EPA chief tells Georgians that agency’s mission is public health

March 31, 2016 By Andy Miller

The EPA’s administrator told a gathering at Atlanta’s Morehouse School of Medicine on Thursday that she wants her organization viewed “as a public health agency.”

Gina McCarthy emphasized the importance of environmental effects on health at a roundtable discussion at Morehouse, which including medical students, local college professors and community activists.

The activists brought up problems related to the Proctor Creek Watershed, which McCarthy toured Thursday morning. It’s an area west of downtown Atlanta that has experienced poor water quality, pervasive flooding and sewage overflows. It has several so-called brownfields, sites where pollution makes future land use difficult.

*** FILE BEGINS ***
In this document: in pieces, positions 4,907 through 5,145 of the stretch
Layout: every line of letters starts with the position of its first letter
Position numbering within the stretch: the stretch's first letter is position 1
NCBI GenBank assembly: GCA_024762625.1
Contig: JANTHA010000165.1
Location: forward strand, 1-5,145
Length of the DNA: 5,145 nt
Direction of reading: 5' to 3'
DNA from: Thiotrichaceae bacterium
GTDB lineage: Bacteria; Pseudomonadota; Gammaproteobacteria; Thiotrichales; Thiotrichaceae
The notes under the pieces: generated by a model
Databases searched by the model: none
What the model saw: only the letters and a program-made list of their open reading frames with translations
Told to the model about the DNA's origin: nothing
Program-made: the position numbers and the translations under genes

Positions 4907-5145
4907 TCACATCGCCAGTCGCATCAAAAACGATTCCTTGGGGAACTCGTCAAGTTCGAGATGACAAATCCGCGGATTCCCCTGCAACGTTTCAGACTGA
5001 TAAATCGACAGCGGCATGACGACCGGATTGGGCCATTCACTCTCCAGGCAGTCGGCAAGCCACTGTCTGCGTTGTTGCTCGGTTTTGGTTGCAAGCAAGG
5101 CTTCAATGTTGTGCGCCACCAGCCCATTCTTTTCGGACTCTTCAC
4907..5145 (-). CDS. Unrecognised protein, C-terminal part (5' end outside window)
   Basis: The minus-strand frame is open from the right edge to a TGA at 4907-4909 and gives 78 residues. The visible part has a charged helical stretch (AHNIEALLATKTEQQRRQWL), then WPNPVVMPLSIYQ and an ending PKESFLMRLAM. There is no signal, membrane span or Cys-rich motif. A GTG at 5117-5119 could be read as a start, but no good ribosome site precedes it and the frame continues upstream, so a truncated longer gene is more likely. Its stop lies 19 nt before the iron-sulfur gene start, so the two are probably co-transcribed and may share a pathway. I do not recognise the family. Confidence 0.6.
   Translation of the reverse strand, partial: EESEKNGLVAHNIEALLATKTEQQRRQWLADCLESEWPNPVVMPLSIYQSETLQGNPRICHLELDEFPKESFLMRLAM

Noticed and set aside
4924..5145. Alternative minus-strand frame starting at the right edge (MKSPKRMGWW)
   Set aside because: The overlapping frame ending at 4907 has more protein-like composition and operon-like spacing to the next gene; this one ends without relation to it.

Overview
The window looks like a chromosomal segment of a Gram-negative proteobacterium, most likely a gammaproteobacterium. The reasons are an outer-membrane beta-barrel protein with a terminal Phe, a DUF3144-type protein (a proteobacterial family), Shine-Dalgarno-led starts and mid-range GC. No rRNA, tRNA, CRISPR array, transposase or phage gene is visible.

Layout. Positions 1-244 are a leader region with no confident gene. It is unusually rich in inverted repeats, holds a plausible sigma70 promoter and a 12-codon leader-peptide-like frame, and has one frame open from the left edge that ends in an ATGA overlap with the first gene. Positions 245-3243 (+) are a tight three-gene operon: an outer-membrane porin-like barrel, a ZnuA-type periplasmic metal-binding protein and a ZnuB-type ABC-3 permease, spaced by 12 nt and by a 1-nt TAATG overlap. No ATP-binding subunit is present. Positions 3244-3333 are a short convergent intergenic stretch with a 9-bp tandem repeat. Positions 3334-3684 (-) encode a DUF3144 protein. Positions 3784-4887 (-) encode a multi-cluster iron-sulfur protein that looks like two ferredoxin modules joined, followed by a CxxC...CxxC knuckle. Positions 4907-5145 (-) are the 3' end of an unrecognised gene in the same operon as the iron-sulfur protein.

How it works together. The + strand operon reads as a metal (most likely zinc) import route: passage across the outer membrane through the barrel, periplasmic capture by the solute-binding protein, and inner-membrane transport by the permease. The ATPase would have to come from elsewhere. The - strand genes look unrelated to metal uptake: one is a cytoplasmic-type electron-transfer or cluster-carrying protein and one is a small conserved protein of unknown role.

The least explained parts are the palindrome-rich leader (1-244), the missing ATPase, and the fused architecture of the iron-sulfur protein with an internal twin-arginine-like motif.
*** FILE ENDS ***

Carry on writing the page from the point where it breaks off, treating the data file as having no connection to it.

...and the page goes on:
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“We’re trying to address the communities that have been left behind … like Proctor Creek, where they are bearing disproportionate burdens,” McCarthy said.

Darryl Haddock of the West Atlanta Watershed Alliance told GHN that water quality in the Proctor Creek area has improved but that the runoff from downtown Atlanta is a constant problem, creating mold in homes.

Debra Edelson of the Emerald Corridor Foundation added that while the sewage problem has been decreased significantly, “we’re not where we should be” in terms of preventing water runoff damage.

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